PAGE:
Get Involved with the Shoreline Management Plan

by Coldwell Banker Evergreen Olympic Realty, Inc. on June 8, 2012

The City of Olympia is in the midst of a rule-making process for development activity near our shorelines. The results of this process will set the course for our community for a great many years to come.

At the heart of this process is land-use planning. It makes judgments about what are appropriate uses of the land at or near the waterfront. There are a lot of different directions this process could take – from downzoning the land to prevent continuation of existing uses to continuation or expansion of existing uses.

We asked some local land use attorneys to enlighten us about this process.  According to Heather Burgess, a partner of the Real Estate law firm of Phillips Wesch Burgess, “The Planning Commission proposed shoreline designations for Budd Inlet are wildly inconsistent with the Thurston County Regional Planning Council’s shoreline inventory and Ecology shoreline rules.”  Burgess went on to explain that “the proposed setbacks and building heights render effectively all of Olympia’s existing shoreline uses nonconforming.”

Whether converting existing uses to non-conforming was intended or not, doing so will have far-reaching impacts that should be more fully vetted and understood.  A prominent local builder also recently explained that the height limits proposed would severally limit the ability to build downtown. Whether a building is two, four or five stories, they all require deep pier pilings to be driven into the ground. It is simply not economically feasible to do those pilings with just a two story building.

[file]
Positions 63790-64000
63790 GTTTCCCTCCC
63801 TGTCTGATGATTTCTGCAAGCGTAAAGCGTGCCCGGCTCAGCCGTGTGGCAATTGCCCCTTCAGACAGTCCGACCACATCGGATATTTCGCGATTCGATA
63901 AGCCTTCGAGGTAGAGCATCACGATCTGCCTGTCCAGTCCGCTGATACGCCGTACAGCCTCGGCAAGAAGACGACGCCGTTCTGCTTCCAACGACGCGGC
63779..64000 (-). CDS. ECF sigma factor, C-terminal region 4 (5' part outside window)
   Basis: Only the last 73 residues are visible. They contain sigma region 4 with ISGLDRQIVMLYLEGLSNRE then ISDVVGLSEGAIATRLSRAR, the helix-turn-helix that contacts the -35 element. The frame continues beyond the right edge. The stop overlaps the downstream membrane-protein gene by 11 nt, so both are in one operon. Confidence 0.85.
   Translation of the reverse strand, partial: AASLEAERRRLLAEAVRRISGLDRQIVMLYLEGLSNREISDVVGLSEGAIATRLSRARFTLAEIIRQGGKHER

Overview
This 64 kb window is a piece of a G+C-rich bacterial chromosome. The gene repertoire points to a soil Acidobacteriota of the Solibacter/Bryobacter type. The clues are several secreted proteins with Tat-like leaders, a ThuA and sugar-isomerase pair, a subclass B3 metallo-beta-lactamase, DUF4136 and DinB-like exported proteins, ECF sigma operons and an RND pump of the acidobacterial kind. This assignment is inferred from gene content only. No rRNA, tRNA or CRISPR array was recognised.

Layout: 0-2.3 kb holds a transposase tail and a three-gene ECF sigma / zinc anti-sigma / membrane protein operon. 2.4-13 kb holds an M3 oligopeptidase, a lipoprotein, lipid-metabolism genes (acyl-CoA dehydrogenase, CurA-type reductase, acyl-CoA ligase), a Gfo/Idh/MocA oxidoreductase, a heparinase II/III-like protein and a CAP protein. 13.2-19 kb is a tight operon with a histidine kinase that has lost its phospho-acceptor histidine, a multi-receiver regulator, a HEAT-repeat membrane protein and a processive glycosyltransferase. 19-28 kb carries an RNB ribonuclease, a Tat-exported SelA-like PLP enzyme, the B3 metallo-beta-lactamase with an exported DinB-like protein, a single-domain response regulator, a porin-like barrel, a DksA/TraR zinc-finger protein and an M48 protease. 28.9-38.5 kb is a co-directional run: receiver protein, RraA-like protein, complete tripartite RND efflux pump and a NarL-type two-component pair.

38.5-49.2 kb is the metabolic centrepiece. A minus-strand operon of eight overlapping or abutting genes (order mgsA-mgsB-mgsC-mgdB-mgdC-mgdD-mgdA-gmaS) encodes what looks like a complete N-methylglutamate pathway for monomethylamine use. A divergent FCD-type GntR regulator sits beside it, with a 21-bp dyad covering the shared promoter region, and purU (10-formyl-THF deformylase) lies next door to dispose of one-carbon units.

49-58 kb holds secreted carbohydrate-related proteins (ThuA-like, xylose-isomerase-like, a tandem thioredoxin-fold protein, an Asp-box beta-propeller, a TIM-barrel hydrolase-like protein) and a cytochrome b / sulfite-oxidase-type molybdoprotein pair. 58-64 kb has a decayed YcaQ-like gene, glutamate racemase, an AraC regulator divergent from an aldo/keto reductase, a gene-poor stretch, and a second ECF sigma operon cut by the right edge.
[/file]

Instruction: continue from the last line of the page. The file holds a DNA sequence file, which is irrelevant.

The height limits are just one issue that must be better understood.  The setback requirement, particularly on existing uses, is another. For example, long-time local attorney and land use expert Mick Phillips explained that “the Port terminal simply cannot function with the proposed 30-50 foot setbacks.”  Moreover, there are severe limitations on the property with a non-conforming status. Phillips explained that “if a building suffers 50% or more damage it cannot be rebuilt.  An insurance policy may be limited to the value of the buildings at the time of the event versus actual replacement cost because the building cannot be rebuilt.”

This is a hugely important process that needs a great deal of public input.  Everyone should bring a voice to this discussion. Our entire society will be impacted by the new rules.  The process is underway, as the City anticipates completing the proposed rules by year-end. In any public policy discussion there is no absolute right or wrong answer. It is always a question of degree.

Like most good policy there should be a sensible, balanced approach. The process needs a great deal more public input to make that happen.  Visit the City’s website at: to learn more about the process and how you can get involved.

Leave a Comment

Previous post:

Next post: